- Argentina’s long history of economic booms and busts has created a fertile environment for fintech growth.
- Although Chile is the smallest fintech ecosystem of the five, it has seen rapid growth of fintech players over the last 18 months.
Brazil Fines Facebook $1.6M for Improper Sharing of User Data
This Monday, Brazil’s Ministry of Justice announced it has fined Facebook Inc. 6.6 million reais ($1.6 million) for improperly sharing user data.
As reported by The Financial Post, the ministry’s department of consumer protection said it had found that data from 443,000 Facebook users was made improperly available to developers of an App called ‘thisisyourdigitallife’.
In a statement, the ministry said the data was being shared for “questionable” purposes. Facebook did not immediately respond to a request for comment.
“The ministry said the world’s largest social network failed to provide users with adequate information regarding default privacy settings, particularly related to data of “friends” and ‘friends of friends.’” (Financial Post).
The ministry said it launched the investigation following media reports of the misuse of data by political consultancy firm Cambridge Analytica in 2018.
According to Financial Post, Facebook has 10 days to appeal the decision, and the fine should be paid within 30 days.
Mexican Softtek buys Spanish IT services company, Vector ITC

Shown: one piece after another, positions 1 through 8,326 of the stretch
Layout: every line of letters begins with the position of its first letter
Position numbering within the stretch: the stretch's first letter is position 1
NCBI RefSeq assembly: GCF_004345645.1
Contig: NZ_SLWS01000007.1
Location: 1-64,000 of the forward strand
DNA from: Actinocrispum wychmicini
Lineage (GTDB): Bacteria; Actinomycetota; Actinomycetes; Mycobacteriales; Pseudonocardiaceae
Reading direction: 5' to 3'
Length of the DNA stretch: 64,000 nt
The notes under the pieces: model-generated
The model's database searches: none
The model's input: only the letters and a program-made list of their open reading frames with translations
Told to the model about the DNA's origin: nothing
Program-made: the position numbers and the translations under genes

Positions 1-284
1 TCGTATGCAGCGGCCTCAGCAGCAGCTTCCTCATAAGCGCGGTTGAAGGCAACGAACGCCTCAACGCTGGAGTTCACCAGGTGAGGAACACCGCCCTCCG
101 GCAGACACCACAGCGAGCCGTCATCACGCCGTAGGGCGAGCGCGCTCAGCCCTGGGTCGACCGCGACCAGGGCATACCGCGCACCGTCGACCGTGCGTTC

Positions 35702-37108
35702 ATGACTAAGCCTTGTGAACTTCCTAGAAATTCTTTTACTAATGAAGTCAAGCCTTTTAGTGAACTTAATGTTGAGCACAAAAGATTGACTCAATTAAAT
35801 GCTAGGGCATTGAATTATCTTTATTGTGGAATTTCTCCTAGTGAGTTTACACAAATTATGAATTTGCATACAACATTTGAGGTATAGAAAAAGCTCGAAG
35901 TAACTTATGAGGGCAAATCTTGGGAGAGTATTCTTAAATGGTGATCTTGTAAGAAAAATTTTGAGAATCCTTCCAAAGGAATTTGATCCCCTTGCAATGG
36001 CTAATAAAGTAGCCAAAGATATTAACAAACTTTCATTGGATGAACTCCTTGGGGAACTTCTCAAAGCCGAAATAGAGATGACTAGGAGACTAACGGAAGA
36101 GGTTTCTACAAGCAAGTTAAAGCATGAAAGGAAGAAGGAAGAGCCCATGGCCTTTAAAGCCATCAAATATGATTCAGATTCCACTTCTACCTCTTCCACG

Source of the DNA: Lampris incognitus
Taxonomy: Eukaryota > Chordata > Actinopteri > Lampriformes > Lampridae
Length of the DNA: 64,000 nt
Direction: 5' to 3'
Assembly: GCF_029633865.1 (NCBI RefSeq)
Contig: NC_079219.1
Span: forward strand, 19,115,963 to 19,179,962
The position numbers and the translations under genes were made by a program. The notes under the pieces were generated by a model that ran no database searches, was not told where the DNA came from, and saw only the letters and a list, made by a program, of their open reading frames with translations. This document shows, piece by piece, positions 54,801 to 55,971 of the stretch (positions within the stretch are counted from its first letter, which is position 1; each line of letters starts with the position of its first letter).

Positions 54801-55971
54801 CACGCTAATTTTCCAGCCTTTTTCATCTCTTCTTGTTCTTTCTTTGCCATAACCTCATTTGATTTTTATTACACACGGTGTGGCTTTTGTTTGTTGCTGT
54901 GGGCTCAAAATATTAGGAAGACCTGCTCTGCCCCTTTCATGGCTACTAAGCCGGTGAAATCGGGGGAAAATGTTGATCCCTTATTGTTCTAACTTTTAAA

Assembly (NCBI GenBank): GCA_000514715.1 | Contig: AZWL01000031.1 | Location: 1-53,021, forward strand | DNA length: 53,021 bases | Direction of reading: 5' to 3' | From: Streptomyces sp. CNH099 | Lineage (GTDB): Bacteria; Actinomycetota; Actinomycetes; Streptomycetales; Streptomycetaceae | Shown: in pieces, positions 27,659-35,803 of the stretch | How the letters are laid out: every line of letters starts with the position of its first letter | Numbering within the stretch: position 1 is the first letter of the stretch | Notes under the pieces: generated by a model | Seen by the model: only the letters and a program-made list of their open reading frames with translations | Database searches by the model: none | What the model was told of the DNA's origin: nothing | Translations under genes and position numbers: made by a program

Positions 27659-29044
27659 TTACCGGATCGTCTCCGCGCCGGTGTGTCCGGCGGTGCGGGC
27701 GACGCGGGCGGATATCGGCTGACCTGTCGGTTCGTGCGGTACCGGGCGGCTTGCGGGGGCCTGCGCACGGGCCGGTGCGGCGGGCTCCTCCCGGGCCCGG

Mexican digital solutions developer Softtek announced the purchase of 75% of Madrid-based tech firm Vector ITC’s stock.
Softtek had previously worked with Vector ITC in a formal partnership launched in April of 2019, when the two companies worked together on creating digital solutions for banking, consumer products, and industrial sectors.
“With this acquisition, our penetration and scope of service in the European market are strengthened, which allows us to achieve a very balanced position between the U.S., Latin America, and Europe,” explained Blanca Treviño, CEO at Softtek.
Ripple Targets Partnerships with Banks in Brazil in 2020 for Blockchain Remittances
Blockchain platform Ripple plans to partner with Brazilian banks to target the international remittances market.
According to Ripple’s general director in Brazil, Luiz Antonio Sacco, after closing deals with banks such as Santander, Bradesco, and Rendimento, and opening a new office in Brazil, the Silicon Valley-based company will announce new partnerships in the future with more institutions, including digital banks,
“With the advance on the regularization of bank transitions in Brasil to make it easier for the financial transactions, including international transactions, the opportunities here will grow a lot in a couple of years” Sacco said.
According to data from the Central Bank of Brazil, money sent by individuals between Brazil and other countries from January to November accounted for a total of 4.6 billion dollars, a 10% increase from the same period from the last year.